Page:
THE BLOG
11/19/2012 03:44 pm ET | Updated Jan 19, 2013

Assessing the Future of Higher Education

From legislatures to academia, from newsrooms to boardrooms, from human resources departments to recruiting firms, all across America, there is a vigorous debate about the future of higher education, often in the least likely places.

Are students getting the necessary skills to compete in the global workforce? Is the cost of higher education excessive? Are students being saddled with debt at the worst possible time? Can students with a liberal arts education compete in an economy that demands technical skills? And most pointedly: What are students getting for their money?

Unemployment has become a crisis for the Millennial Generation. For recent high school graduates, the rate is a staggering 26.7 percent, and for new college graduates, it is 9.4 percent, according to a report from the Economic Policy Institute.

In addition, graduates with degrees in the arts and humanities have an especially high rate of unemployment, according to a study by Georgetown University.

Such daunting statistics typically lead students, and their perplexed parents, to wonder, "What does a college degree get me?"

The American view of higher education has become mercenary as a result of economic unrest, and there are increasing calls for programs that provide skills training to ensure a livelihood. However, we shouldn't be so easy to dismiss the importance of a liberal arts education and the intellectual "skills" it provides, which are adaptable across all professions, from law to business, journalism and health care.

In research conducted after the so-called "Great Recession," the Association of American Colleges and Universities asked 302 employers what they expected of college-educated students. The response was "employers want their employees to use a broader set of skills and have higher levels of learning and knowledge than in the past to meet the increasingly complex demands they will face in the workplace."

However, only 25 percent of the employers thought two-year and four-year colleges were doing a good job getting students prepared for the economic challenges ahead.

The employers recognized the most effective education combines "a broad range of skills and knowledge and in-depth skills and knowledge in a specific field or major." This, quite simply, means blending liberal arts with applied learning.

That formula has proven effective for us. On a local level, in Fairfield County, Conn., which is home to some of the nation's Fortune 500 companies and many family-run businesses, the Business Council says that CEOs are looking for students who have technical expertise, critical thinking, teamwork and communications skills and the ability to work with diverse colleagues.

They place a high premium on young people who are self-disciplined, reliable, curious, respectful of age and gender differences and have social and etiquette skills. That sounds like a lot, but many of those qualities are the products of a liberal arts education.

Beyond a doubt, colleges are passing through an evolutionary period and must figure out how to provide students with the competencies provided by the traditional liberal arts, such as critical reasoning, quantitative abilities, team work, public speaking and writing. These are the skills that will benefit a lifetime of careers, not just the first job out of college. However, the new American colleges and universities must also do a good job, or perhaps better job, of providing curriculum that will give students the knowledge base to enter a profession immediately upon graduation.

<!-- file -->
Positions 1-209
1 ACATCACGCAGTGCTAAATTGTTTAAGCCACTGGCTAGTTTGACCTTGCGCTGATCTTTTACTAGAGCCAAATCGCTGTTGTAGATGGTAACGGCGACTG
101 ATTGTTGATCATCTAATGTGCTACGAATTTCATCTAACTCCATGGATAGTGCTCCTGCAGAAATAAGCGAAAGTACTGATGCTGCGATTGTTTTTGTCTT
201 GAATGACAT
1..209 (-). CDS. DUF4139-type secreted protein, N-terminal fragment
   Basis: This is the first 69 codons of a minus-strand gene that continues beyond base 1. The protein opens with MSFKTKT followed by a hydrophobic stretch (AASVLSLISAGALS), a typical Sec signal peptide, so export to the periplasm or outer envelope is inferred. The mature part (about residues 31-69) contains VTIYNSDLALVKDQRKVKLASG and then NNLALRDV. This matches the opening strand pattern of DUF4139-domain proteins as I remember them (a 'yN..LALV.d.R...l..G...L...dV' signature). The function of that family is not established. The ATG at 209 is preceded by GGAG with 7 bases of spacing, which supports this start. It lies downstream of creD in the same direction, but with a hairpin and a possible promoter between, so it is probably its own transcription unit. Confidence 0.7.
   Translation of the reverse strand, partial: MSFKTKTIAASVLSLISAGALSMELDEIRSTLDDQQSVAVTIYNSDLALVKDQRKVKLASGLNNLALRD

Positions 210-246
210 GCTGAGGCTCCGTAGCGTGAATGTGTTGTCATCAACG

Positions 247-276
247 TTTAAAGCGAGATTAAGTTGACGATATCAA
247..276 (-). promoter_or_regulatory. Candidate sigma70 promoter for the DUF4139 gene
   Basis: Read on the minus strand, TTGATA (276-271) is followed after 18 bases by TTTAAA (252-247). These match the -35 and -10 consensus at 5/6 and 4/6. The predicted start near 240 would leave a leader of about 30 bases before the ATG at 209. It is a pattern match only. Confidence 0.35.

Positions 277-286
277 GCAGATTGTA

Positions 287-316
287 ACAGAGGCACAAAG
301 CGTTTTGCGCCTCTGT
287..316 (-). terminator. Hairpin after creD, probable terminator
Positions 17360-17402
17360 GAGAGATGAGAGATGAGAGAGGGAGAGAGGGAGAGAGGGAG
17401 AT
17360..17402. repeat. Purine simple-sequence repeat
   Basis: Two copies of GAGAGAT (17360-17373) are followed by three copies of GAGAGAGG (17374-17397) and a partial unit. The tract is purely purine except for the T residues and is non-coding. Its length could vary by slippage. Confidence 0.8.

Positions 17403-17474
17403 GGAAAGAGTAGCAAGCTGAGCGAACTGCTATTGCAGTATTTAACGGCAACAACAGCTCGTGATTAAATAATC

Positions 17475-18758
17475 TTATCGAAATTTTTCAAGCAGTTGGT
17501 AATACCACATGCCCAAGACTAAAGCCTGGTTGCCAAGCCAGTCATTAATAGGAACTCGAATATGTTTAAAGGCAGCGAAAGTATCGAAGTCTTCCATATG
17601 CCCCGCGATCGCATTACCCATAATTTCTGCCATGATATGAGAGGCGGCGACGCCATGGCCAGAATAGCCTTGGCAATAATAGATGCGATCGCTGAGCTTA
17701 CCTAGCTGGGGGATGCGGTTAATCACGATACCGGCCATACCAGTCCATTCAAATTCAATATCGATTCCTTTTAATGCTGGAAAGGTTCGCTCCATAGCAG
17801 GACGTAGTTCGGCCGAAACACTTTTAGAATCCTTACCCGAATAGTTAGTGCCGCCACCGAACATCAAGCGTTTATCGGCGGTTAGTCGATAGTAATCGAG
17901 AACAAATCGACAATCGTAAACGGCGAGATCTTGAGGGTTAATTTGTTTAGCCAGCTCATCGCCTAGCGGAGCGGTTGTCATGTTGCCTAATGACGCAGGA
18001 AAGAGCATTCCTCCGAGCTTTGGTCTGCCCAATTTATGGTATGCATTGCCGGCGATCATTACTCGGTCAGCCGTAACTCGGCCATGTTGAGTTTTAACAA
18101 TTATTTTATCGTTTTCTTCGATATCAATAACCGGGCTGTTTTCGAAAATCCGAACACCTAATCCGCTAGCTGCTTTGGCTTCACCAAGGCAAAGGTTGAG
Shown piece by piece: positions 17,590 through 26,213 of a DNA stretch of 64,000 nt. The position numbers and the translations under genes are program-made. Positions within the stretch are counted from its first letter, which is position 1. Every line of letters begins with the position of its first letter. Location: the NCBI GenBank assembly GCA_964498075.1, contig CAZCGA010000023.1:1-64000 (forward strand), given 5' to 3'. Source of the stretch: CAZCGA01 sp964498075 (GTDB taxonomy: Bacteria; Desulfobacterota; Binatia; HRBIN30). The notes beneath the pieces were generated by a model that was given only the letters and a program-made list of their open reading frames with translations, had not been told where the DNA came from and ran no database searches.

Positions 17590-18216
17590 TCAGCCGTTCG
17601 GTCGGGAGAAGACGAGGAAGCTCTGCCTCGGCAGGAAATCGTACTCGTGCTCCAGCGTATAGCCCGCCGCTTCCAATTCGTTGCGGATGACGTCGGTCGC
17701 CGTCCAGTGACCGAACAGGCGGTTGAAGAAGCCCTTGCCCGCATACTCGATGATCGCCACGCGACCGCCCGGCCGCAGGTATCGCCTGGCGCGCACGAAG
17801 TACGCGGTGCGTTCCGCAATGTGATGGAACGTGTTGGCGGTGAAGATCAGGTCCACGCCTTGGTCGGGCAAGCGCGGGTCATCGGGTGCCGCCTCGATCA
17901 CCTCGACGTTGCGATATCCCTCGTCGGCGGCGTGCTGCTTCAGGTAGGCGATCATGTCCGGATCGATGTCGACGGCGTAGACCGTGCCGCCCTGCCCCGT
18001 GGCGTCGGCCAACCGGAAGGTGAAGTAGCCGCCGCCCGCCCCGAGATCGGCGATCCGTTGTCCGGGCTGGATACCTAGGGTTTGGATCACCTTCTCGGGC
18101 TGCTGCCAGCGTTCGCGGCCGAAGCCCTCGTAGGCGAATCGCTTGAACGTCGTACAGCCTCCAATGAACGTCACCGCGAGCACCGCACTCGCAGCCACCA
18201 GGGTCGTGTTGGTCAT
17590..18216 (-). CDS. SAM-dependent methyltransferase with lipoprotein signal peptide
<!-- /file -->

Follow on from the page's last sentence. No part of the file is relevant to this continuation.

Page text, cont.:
The intentional integration of these two goals is the work of universities such as Sacred Heart. We take pride in offering all our students at least two majors -- one in the liberal learning that will make their abilities inflation proof (those skills in learning how to learn) and one that will make them great candidates for good jobs right after graduation.

We have also learned that our university must be intimately engaged in primary and secondary education so that future students come to us with the necessary skills that will help them thrive in an academic environment.

Over the past year, Sacred Heart, along with other colleges, has made a serious effort to advance this agenda through participation in Horizons National, which brings low-income students from the public and Catholic school systems to our campus for six weeks over the summer. We hope this experience of a college campus will inspire them to set high personal goals for themselves.

In addition, we have a partnership with Bridgeport, Connecticut's Central High School through a new Early College/Dual Enrollment program that allows high school students to take classes that will make them college-ready. We are also active in the federal Upward Bound program, which provides academic support in math, science, composition and literature for high school students -- many of whom are from low-income families and the first generation to attend college.

Central to our mission has been the goal of providing a college education to students who might not otherwise have the opportunity. We believe that besides being a key economic indicator in later life, a liberal arts education teaches students to think critically and develop the skills and values that will help them to not only succeed in the workplace but also make the world a better place.

And while it may be difficult to quantify these goals, I regularly see proof that this mission is a worthwhile one. I recently talked to an older alumna who came back to Sacred Heart and told me the best part of her liberal arts education was that it taught her how to love life.

Is there any nobler goal than that?